Please join us for an exciting discussion on Edna Manley’s Bogle monument and the controversy that has surrounded it. This event was rescheduled from its original date of October 14.
LET US HEAR FROM YOU!
Since Independence, there have been several controversies about public monuments in Jamaica, starting in 1963 with the proposed National Monument for the Harbour View Roundabout, which was to be designed and sculpted by Alvin Marriott but which was never completed as a result. The other controversies pertained to Edna Manley’s Bogle (1965), Christopher Gonzales’ Bob Marley (1983) and Laura Facey’s Redemption Song (2003).
By far the most protracted controversy has been about the Bogle monument, which started at the time of its 1965 unveiling in front of the Morant Bay Courthouse, had resurfaced in 1971, and flared up again in 2009, after the statue had been moved to Kingston for restoration. A group of Morant Bay stakeholders requested that the monument should not be returned and replaced by a new monument, based on Paul Bogle’s presumed “true likeness” – the photograph reproduced below. The matter remains unresolved and the NGJ has made use of the presence of the recently restored statue in Kingston to present an exhibition on the subject, which opens on September 23 and continues until November 13.
The National Gallery of Jamaica is pleased to announce its upcoming exhibition titled Edna Manley’s Bogle: A Contest of Icons, which will open to the public on Sunday, September 26.
This research-based exhibition examines the iconographies of Paul Bogle and the 1865 Morant Bay Rebellion, with a specific focus on Edna Manley’s Bogle monument and the assumed photograph of Paul Bogle. The photograph was uncovered in the late 1950s and, while there are unresolved questions about its attribution, has become the de facto official representation of Paul Bogle. Edna Manley’s Bogle was unveiled in 1965 as the official monument to the Morant Bay rebellion and was located in front of the historic Morant Bay courthouse until it was recently removed for restoration. A second, truncated version can be seen in the 1865 Memorial at National Heroes Park in Kingston. Continue reading
There has been much controversy, recently, about Edna Manley’s 1965 Paul Bogle monument, which was for nearly forty years located in front of the Morant Bay Court House, where it served as a monument to the Jamaican National Hero Paul Bogle and the 1865 Morant Bay Rebellion. The monument had been damaged by vandals and weakened by the 2007 Morant Bay Courthouse fire and was taken to Kingston for restoration. Stakeholders in the Morant Bay community have however opposed its return and demanded its replacement with another monument that would be a “true likeness” of Bogle, based on a presumed photograph of him. This request subsequently received the support of the St. Thomas Parish Council and the KSAC. The future location of Edna Manley’s Bogle Statue is currently under debate.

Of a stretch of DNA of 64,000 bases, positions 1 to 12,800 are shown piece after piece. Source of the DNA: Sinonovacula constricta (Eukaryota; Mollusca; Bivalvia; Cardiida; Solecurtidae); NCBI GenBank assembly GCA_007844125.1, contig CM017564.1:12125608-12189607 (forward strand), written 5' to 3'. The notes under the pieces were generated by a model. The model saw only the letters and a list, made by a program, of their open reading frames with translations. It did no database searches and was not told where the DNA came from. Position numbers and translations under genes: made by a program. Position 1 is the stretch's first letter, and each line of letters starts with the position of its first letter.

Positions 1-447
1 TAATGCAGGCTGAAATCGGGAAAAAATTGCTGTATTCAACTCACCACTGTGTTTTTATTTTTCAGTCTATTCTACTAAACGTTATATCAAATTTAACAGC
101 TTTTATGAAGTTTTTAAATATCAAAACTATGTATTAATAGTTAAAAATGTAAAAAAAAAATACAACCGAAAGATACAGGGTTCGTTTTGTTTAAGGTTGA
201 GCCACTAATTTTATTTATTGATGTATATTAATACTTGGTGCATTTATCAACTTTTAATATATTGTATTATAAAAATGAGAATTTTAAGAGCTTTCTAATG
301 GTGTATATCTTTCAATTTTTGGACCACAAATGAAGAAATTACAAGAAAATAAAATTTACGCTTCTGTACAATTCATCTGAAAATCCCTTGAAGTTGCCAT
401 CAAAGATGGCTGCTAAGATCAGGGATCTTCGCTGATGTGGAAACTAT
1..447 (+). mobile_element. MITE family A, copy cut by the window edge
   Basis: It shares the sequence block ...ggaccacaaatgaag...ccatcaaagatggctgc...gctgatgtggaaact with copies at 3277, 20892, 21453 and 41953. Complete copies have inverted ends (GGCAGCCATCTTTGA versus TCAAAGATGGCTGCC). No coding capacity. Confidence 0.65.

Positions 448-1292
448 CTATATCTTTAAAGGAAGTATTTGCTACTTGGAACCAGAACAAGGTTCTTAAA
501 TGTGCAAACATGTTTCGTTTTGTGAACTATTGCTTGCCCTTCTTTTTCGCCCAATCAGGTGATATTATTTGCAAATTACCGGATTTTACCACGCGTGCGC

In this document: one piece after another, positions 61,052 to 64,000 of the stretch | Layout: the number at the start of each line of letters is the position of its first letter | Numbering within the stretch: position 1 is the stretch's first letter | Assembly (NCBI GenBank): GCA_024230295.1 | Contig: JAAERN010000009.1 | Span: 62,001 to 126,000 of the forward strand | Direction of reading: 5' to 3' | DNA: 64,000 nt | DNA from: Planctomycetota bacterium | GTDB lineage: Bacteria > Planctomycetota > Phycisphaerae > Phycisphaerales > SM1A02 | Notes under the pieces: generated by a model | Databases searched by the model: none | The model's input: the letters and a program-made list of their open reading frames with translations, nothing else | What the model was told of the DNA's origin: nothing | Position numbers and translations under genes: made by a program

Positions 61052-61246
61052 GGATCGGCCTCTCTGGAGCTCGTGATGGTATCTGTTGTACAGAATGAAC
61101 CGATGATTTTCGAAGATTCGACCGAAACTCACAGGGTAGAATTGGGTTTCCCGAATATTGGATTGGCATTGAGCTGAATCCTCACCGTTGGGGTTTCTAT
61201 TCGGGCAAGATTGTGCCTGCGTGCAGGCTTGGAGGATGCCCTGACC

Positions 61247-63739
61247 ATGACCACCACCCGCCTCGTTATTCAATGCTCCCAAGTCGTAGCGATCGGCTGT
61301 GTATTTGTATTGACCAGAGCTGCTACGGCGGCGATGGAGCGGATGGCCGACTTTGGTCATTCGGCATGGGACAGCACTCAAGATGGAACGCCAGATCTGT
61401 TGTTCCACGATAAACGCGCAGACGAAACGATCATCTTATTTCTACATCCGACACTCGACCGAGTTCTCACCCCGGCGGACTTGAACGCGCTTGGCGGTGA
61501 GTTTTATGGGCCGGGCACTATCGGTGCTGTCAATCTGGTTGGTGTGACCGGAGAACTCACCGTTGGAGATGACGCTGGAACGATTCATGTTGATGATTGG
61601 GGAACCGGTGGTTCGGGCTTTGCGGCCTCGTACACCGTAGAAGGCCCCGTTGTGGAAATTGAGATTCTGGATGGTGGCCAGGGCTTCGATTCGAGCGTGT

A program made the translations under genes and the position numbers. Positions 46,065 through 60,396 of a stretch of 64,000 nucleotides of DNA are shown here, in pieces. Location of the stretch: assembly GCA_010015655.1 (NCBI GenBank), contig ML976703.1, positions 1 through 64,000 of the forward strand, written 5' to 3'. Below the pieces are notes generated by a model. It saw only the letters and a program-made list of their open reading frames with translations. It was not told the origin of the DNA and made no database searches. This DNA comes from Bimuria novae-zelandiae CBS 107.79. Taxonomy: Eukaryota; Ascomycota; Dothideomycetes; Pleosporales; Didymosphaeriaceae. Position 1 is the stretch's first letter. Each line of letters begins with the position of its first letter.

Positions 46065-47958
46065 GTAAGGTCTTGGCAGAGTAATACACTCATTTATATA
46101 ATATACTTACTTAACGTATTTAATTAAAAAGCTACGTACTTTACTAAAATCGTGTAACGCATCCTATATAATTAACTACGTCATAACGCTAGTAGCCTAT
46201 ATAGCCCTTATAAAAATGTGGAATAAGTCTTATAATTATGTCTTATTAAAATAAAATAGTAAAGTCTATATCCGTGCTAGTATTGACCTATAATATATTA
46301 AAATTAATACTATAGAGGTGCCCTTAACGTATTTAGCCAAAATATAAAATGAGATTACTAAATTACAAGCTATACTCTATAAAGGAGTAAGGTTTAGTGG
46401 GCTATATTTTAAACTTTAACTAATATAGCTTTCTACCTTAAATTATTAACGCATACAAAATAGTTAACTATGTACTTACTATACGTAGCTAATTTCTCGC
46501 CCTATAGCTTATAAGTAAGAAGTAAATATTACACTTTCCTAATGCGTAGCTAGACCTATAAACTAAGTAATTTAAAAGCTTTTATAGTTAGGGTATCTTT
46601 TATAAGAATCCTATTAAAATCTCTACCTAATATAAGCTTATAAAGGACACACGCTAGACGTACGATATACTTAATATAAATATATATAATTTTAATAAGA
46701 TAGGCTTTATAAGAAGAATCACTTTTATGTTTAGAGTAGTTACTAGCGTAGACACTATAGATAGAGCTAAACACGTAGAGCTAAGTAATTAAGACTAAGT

The current controversy is the third such episode around this monument: the first one occurred at the time of the unveiling in 1965 and the second in the early 1970s. The debate about the Bogle monument is one of several controversies that have surrounded public monuments in Jamaica in the post-Independence period – the controversies about the 1983 Bob Marley statue by Christopher Gonzalez and the 2003 Redemption Song/Emancipation by Laura Facey are the two other main examples.
This post, which was written by NGJ Chief Curator David Boxer, is adapted from “Edna Manley’s Bogle: Creation of an Icon,” a NGJ exhibition and publication in preparation, which will examine the creation of Edna Manley’s Bogle and the debates that have surrounded it.
In 1964 when Edna Manley was commissioned to do the statue of Paul Bogle in preparation for the commemoration of the centenary of the Morant Bay Rebellion, she was faced with a common problem that has faced countless artists who are required to make a representational image of a historic figure for which no true and acceptable likeness is available. For unlike the established image of George William Gordon, the other National Hero who was also executed in the aftermath of the Morant Bay rebellion, there was no accepted image of Bogle. A few years before she worked on the commission, an image had surfaced which was purported to be of Bogle but there were many who questioned its authenticity.